Lines 25-28
Five miles meandering with a mazy motion
Through wood and dale the sacred river ran,
Then reached the caverns measureless to man,
And sank in tumult to a lifeless ocean

The speaker now is circling back to the quiet, spooky images that started the poem.
The river has appeared; it will run its course within the walled garden, controlled, curling gently through the some little piece of the world.
It's taking its own route, but meandering, moving easily and gently, rather than roaring or thundering.
Lines 29-32
Lines 33-36
In/ Xa/na/du/ did/ Ku/bla/ Khan
A state/ly plea/sure/ dome de/cree:
Where Alph, the/ sa/cred/ ri/ver, ran
Through ca/verns mea/sure/less to man
Down to a sun/less sea. So twice five mi/les of fer/tile ground
With walls and tow/ers/ were gir/dled/ round:
And there were gar/dens bright with sin/uous/ rills
Where blos/somed/ many an in/cense/-bear/ing tree;
And here were for/ests/ an/cient/ as the hills,
En/fold/ing/ sun/ny/ spots of gree/ner/y.

But oh! that deep ro/man/tic/ cha/sm/ which/ slan/ted
Down the green hill ath/wart a ce/darn/ cover!
A sa/vage/ place/! as ho/ly and en/chan/ted
As e'er be/neath a wa/ning moon was haun/ted
By wo/man/ wail/ing/ for her de/mon lov/er!
And from this cha/sm, with cease/less turm/oil see/thing,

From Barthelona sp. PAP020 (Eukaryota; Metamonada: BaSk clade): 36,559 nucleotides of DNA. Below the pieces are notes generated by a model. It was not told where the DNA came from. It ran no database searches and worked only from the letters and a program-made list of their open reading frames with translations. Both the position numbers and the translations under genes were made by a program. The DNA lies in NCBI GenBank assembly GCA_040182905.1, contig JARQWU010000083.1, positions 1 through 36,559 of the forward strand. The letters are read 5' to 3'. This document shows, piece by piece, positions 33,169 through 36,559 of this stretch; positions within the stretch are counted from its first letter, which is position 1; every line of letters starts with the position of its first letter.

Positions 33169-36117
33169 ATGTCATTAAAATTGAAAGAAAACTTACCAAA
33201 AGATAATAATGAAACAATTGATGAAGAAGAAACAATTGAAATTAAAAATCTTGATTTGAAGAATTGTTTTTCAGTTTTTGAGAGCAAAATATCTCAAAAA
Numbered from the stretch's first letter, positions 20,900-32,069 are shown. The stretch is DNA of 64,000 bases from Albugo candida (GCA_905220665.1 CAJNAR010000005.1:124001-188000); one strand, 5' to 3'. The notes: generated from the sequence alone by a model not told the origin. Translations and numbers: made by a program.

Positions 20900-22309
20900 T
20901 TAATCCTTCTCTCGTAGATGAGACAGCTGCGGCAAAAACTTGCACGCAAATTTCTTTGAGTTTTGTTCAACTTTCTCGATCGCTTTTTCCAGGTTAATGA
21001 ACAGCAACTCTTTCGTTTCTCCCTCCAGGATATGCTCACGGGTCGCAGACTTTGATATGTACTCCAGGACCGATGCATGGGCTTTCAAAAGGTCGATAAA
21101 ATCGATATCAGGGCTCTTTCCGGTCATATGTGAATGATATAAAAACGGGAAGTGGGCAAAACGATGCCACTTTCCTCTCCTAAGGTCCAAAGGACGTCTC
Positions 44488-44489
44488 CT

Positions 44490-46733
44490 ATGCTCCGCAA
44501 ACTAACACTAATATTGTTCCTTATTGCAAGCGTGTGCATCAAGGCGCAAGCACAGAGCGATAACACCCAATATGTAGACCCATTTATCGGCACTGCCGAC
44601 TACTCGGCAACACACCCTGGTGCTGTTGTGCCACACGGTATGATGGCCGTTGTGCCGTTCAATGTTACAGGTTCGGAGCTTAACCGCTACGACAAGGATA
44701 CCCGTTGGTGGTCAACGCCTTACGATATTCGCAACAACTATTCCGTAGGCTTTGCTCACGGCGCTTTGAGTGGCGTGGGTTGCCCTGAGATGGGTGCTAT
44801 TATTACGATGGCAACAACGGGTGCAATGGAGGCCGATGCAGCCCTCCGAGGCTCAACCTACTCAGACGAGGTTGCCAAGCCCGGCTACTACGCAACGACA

As if this earth in fast thick pants were/breath/ing,
A mi/ghty foun/tain mo/men/tly was for/ced:
A/mid whose swift half/-inter/mit/ted burst
Huge frag/ments vaul/ted like re/bound/ing hail,
Or chaf/fy grain be/neath the thresh/er's flail:
And 'mid these dan/cing rocks at once and ever
It flung up mo/ment/ly the sa/cred river.
Five miles mean/der/ing with a ma/zy mo/tion
Through wood and dale the sa/cred ri/ver ran,
Then rea/ched the ca/verns mea/sure/less to man,
And sank in tu/mult to a life/less o/cean:
And 'mid this tu/mult Ku/bla heard from far
An/cest/ral voi/ces pro/phe/sying war!

Five mi/les mean der/ing with/ a ma/zy mo/tion
Through wood and dale the sac/red ri/ver ran,
Then reached the ca/verns mea/sure/ less to man,
And sank in tu/mult to a life/less o/cean:
And 'mid this tu/mult Ku/bla heard from far
An/ces/tral voi/ces pro/phe/sying war!
The shad/ow of the dome of pleas/ure
Floa/ted mid/way on the waves;
Where was heard the min/gled mea/sure
From the foun/tain and the caves.
It was a mir/acle of rare de/vice,
A sun/ny plea/sure-dome with caves of ice!

A dam/sel with a dul/ci/mer
In a vi/sion once I saw; It was an Abys/sin/ian maid,
And on her dul/ci/mer she played,
Sing/ing of Mount A/bora.
Could I re/vive with/in me
Her sym/phony and song,
To such a deep de/light 'twould win me,
That with mus/ic loud and long,
I would build that dome in air,
That sun/ny dome! those caves of ice!
And all who heard should see them there,
And all should cry, Be/ware! Be/ware!
His flash/ing eyes, his float/ing hair!
Weave a cir/cle round him thrice,
And close your eyes with ho/ly dread,
For he on hon/ey-dew hath fed,

And drunk the milk of Para/dise
And 'mid this tumult Kubla heard from far